Reviews for Drunken Botanist : The Plants That Create the World's Great Drinks


AudioFile Reviews 2013 May
From the apples of hard cider to the lime garnish of a cocktail, plants are vital to the imbibing experience. Author Amy Stewart looks into every aspect of that connection, even providing plenty of recipes. Coleen Marco narrates the short pieces with gusto while respecting the informative nature of the material. She is delightfully entertaining as she tells listeners about the use of gunpowder to test rum and about the insects in figs and cherries, among many other topics. However, some things, like drink recipes and the variant spellings of "whiskey," may leave listeners wishing they'd bought the book in print to savor and use as a reference. Either way, this title is bound to entertain imbibers as it informs. J.A.S. (c) AudioFile 2013, Portland, Maine

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Kirkus Reviews 2013 January #2
A comprehensive guide to the intersection of plants and booze. Fine Gardening contributor Stewart (Wicked Bugs: The Louse that Conquered Napoleon's Army & Other Diabolical Insects, 2011, etc.) brings together an encyclopedia of information on 160 plants from around the world that are often used in alcoholic beverages. Her enthusiasm is evident throughout, as she brings readers into "the dazzlingly rich, complex, and delicious lives of the plants that go into all those bottles behind the bar." Classic plants like grapes, apples, corn and sugarcane are just a few of the botanicals that Stewart examines. She also studies the herbs and spices used to flavor base alcohols, as well as elderflowers, hops, roses and violets, which will alert gardeners to the potential living in the garden. Stewart rounds out her in-depth coverage with a full section on fruit, including apricots and yuzus, and nuts and seeds like almonds and walnuts. The history of fermentation and distillation, the origins of plant-based medicines, tips on growing your own plants and more than 50 cocktail recipes add multiple layers to an already vast amount of information on botanicals. Gardeners, nature lovers and mixologists will find themselves reaching frequently for this volume; the hard part will be deciding what to try next as they discover that a liquor store is really "a fantastical greenhouse, the world's most exotic botanical garden, the sort of strange and overgrown conservatory we only encounter in our dreams." A rich compendium of botanical lore for cocktail lovers. Copyright Kirkus 2013 Kirkus/BPI Communications.All rights reserved.

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Library Journal Reviews 2013 August #1

Stewart (coauthor, Wicked Plants) provides listeners with an encyclopedic guide to the plants used throughout history to produce alcohol. She reviews those grains for making beers, whiskeys, and spirits; grapes that go into wines and liquors; and the herbs, spices, fruits, vegetables, flowers, trees, and fungi that enhance their flavors. The author also covers the many methods employed to distill, brew, and otherwise make alcohol. Recipes for a wide range of cocktails appear throughout. VERDICT All of this makes for informative and enjoyable listening, especially with Collen Marlo's lively reading. However, this work is probably better suited in print as a reference work. That being said, listeners wanting an excellent introduction to cocktails will find this title both enlightening and entertaining. ["This highly entertaining book will please both cocktail enthusiasts and backyard gardeners. The inclusion of rich history throughout will delight armchair historians and the naturally curious," read the starred review of the Algonquin hc, LJ 2/15/13.--Ed.]--Stephen L. Hupp, West Virginia Univ. Parkersburg Lib.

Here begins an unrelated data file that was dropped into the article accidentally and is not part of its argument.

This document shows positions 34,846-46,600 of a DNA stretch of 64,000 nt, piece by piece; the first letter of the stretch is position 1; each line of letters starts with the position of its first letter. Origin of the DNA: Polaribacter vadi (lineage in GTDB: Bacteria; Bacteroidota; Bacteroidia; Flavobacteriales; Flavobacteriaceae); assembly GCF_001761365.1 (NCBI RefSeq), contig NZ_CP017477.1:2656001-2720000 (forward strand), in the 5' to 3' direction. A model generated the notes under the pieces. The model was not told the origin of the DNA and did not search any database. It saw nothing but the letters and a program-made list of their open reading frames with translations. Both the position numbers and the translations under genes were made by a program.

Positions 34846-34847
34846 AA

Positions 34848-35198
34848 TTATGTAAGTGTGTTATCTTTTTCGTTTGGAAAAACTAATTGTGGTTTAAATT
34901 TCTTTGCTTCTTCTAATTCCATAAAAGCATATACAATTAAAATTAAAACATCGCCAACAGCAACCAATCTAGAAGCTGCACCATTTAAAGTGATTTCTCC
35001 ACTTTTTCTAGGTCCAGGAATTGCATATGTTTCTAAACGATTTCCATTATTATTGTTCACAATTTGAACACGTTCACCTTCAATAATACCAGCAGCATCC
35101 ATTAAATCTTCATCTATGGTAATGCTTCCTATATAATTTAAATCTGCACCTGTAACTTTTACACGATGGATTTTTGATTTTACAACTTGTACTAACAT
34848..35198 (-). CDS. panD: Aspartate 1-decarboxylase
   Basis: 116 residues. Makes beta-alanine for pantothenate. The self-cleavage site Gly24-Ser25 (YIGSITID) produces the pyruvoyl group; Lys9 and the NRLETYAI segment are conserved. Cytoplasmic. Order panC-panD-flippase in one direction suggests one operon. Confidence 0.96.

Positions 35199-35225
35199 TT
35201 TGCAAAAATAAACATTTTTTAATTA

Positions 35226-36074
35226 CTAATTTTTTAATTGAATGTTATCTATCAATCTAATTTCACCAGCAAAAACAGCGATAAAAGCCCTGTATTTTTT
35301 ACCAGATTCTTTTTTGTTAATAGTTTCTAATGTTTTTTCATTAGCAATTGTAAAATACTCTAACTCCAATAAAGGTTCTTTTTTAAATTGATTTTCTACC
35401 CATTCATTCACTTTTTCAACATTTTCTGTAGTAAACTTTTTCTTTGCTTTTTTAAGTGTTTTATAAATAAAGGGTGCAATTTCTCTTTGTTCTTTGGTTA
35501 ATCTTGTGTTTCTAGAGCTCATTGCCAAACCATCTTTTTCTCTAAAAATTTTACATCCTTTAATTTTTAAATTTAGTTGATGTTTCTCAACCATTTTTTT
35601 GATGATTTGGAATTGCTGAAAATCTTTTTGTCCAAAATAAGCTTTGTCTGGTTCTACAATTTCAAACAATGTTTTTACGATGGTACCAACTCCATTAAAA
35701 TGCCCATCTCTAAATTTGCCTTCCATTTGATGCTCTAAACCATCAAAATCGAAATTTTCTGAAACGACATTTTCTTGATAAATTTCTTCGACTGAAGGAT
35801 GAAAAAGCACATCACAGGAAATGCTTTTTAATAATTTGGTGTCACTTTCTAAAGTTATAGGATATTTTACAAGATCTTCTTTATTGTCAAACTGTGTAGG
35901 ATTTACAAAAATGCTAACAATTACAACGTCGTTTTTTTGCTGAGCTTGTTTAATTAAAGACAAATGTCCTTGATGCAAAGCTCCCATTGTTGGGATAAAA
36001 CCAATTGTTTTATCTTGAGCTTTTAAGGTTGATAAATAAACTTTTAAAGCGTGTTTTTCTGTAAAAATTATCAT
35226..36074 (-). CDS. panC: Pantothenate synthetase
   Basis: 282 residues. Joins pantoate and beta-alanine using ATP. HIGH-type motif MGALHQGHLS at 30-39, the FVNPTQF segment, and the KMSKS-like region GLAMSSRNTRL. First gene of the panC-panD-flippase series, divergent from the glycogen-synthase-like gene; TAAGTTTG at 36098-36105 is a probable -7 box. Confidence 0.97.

[Page 46]. (c) Copyright 2013. Library Journals LLC, a wholly owned subsidiary of Media Source, Inc. No redistribution permitted.

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Library Journal Reviews 2013 February #2

Stewart's (Wicked Bugs; Wicked Plants) new book explores the botanical beginnings of our favorite drinks. Like her previous books, it is so rich in details, little-known facts, and actual science, that readers won't even notice they are reading an encyclopedia. Each plant description includes history, propagation, and usage details. Stewart includes sidebars with recipes, field guides, planting instructions, a description of the role of bugs in getting from seed to plant to table, and in-depth historical details. She includes archaeological finds such as the presence of barley beer on clay pot fragments dated to 3400 B.C.E. and the legal details that changed the course of birch beer, which started as a mildly alcoholic beer, morphed into a soft drink during Prohibition, and recently began to be produced as a liqueur. VERDICT With more than 50 drink recipes, and growing tips, this highly entertaining book will please both cocktail enthusiasts and backyard gardeners. The inclusion of rich history throughout will delight armchair historians and the naturally curious. Highly recommended.--Ann Wilberton, Pace Univ. Lib., Brooklyn, NY

[Page 116]. (c) Copyright 2013. Library Journals LLC, a wholly owned subsidiary of Media Source, Inc. No redistribution permitted.

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